Summer is coming to an end. This becomes apparent whenever you enter a big box store and see the shift of stock away from swimsuits and beach umbrellas towards backpacks and winter coats. But did you know that warm weather is not the only thing about to come to an end? There are also certain tax savings that will expire with the end of the summer season.
The Supreme Court of the United States (SCOTUS) has agreed to take on the issue of sales tax for online transactions. SCOTUS will decide whether or not a business is required to collect a state’s sales tax when the business has no physical connection to the state.
The new tax law has left taxpayers with many questions. One issue: how will the new tax law impact the business interest expense deduction?
Filing taxes is often a frustrating process. This frustration can grow exponentially in the event that a tax return triggers an audit by the Internal Revenue Service (IRS). You can mitigate the risk of becoming the target of an audit by becoming familiar with common triggers.
If you sell oil in Texas, you likely need to pay the Texas Automotive Oil Sales Fee. The application for the Automotive Oil Sales Fee states that everyone that either manufacturers and sells automotive oil in the state, imports oil into the state for sale, use or consumption or sells more than 25,000 gallons of automotive oil annually and owns a warehouse or distribution center in the state must file an Application for the Automotive Oil Sales Fee Questionnaire.
We are now in the thick of the Atlantic hurricane season, something many of us in Texas have to be concerned about, particularly if we own property along the Gulf. Of course, summer also frequently brings severe thunderstorms to our state, complete with damaging hail, straight-line winds, tornadoes and devastating lightning strikes.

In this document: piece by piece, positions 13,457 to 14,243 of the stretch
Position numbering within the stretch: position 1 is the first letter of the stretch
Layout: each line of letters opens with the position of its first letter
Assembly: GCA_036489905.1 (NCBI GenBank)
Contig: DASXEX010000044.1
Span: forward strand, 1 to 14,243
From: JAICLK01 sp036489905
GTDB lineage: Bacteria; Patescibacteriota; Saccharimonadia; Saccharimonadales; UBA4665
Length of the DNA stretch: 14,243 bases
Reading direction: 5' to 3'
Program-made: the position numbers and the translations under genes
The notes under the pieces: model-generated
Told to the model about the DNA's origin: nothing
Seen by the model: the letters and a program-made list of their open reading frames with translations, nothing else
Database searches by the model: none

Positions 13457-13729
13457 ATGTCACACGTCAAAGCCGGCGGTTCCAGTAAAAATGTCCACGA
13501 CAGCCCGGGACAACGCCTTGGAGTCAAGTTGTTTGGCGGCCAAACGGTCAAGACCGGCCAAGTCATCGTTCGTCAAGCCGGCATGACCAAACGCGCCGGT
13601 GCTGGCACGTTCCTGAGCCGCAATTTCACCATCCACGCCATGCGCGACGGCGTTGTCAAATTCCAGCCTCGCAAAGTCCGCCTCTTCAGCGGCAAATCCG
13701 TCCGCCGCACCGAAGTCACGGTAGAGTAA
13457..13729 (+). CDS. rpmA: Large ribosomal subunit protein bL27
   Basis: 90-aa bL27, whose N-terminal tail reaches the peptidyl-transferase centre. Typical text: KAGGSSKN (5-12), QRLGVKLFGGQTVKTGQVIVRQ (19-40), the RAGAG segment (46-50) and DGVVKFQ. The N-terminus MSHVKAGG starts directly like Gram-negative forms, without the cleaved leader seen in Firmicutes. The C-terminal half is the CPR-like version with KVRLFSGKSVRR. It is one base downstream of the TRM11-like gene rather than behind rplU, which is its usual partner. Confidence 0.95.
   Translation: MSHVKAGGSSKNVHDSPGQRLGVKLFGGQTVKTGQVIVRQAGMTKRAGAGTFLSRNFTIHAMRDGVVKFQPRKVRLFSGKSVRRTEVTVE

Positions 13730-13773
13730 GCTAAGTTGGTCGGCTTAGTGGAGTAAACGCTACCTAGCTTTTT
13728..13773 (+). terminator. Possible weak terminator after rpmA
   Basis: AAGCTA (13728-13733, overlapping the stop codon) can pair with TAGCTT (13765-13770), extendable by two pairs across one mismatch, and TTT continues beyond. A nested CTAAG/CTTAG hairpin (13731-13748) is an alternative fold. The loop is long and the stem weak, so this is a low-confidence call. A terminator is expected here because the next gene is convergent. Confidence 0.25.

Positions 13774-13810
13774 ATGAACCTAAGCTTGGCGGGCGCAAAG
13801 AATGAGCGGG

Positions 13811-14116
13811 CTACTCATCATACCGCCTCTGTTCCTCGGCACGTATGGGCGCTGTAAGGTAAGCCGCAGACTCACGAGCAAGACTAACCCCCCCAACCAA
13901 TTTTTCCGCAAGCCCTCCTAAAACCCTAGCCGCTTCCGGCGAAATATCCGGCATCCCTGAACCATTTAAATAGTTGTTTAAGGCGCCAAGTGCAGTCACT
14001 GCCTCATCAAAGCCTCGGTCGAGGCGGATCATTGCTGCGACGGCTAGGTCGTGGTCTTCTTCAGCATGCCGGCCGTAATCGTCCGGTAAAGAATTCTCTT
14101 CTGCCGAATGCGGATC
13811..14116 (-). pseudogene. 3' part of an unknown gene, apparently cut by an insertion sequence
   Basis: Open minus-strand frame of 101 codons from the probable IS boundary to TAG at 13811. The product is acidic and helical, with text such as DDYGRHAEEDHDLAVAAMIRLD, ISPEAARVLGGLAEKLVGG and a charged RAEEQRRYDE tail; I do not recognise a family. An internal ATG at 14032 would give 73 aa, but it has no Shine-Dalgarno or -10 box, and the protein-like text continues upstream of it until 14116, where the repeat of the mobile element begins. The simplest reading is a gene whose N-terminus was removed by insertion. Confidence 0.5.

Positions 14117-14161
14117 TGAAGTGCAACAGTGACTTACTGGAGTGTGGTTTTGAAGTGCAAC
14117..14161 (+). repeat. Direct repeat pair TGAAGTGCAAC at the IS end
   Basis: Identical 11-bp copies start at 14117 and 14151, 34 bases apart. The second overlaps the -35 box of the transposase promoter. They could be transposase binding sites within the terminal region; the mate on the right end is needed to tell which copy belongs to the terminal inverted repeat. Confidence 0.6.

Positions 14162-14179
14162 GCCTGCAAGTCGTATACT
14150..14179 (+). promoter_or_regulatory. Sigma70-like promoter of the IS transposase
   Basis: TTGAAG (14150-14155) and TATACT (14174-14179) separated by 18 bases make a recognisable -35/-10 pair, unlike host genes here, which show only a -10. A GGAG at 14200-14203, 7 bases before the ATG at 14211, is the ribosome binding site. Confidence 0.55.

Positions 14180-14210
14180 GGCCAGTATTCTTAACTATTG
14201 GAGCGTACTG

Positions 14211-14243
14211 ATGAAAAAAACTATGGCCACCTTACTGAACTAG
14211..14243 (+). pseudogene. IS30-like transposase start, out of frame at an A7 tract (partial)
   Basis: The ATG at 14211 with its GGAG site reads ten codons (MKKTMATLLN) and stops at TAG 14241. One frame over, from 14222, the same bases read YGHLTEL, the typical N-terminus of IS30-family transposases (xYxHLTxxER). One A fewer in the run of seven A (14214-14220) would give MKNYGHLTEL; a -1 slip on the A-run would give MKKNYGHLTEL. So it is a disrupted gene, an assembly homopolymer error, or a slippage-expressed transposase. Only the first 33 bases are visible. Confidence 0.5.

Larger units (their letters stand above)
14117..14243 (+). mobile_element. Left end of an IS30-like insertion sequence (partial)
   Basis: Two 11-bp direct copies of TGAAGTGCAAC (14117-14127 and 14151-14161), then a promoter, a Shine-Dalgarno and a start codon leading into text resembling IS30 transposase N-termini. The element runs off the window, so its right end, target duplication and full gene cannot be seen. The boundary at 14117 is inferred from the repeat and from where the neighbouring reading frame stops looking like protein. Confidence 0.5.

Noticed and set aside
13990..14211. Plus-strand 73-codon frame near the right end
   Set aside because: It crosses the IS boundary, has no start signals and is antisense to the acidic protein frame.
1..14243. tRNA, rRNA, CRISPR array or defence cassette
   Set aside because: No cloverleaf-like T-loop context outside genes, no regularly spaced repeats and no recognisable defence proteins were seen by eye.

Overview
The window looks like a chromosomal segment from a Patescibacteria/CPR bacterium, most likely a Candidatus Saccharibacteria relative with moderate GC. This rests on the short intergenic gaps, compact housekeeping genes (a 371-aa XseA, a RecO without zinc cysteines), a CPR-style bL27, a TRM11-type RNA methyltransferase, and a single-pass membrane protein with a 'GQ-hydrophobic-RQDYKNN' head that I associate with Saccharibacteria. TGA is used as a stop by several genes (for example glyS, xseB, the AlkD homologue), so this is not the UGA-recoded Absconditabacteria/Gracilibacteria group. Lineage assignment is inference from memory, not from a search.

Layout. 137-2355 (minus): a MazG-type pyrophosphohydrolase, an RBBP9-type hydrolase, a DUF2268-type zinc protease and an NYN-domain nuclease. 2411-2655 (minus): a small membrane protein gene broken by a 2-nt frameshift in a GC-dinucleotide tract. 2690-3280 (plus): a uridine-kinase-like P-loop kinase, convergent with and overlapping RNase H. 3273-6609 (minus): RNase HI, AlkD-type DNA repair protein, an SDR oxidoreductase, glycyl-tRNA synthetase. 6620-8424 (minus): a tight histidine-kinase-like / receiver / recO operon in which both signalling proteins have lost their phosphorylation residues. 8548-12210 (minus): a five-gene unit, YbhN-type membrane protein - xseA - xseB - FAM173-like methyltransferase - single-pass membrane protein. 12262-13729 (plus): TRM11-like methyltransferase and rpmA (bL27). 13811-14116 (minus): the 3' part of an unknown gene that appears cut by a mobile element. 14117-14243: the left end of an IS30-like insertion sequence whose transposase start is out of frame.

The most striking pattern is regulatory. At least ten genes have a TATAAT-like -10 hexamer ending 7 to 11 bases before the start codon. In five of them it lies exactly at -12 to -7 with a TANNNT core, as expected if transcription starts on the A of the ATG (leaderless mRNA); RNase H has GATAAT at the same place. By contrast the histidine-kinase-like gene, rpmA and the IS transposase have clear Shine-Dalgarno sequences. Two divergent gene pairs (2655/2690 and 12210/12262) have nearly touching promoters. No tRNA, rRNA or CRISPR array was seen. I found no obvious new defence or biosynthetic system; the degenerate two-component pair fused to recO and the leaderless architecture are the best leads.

In many cases, if someone is told that they will be audited, it can lead to a lot of stress. Not only was the whole process of filing taxes stressful and tedious, but now you have to go through all of the numbers again and be able to prove that they are accurate. If you get a notice of an audit, you might ask yourself “What did I do wrong?” In some cases, an audit is just a matter of chance. In other cases, though, some discrepancy may have triggered some questions from the IRS.
The earned income tax credit (EITC) is supposed to help people with low income, especially those with children, by providing a refundable tax credit.In recent years, however, the IRS has stepped up audits of returns that claim the EITC, after critics contended that the credit was awarded too freely.In this post, we will use a Q & A format to update you on how a new law will delay refunds on returns that claim the EITC.
Audits by the taxman are scary things. No Texas business or resident likes the idea of facing off with the IRS. However, what readers may be surprised to learn is that the IRS doesn't much care for audits, either. Its own studies reveal that audits are time consuming for the agency and don't yield as much in revenue as might be desired.
"Follow the money" is a well-worn cliché of political life.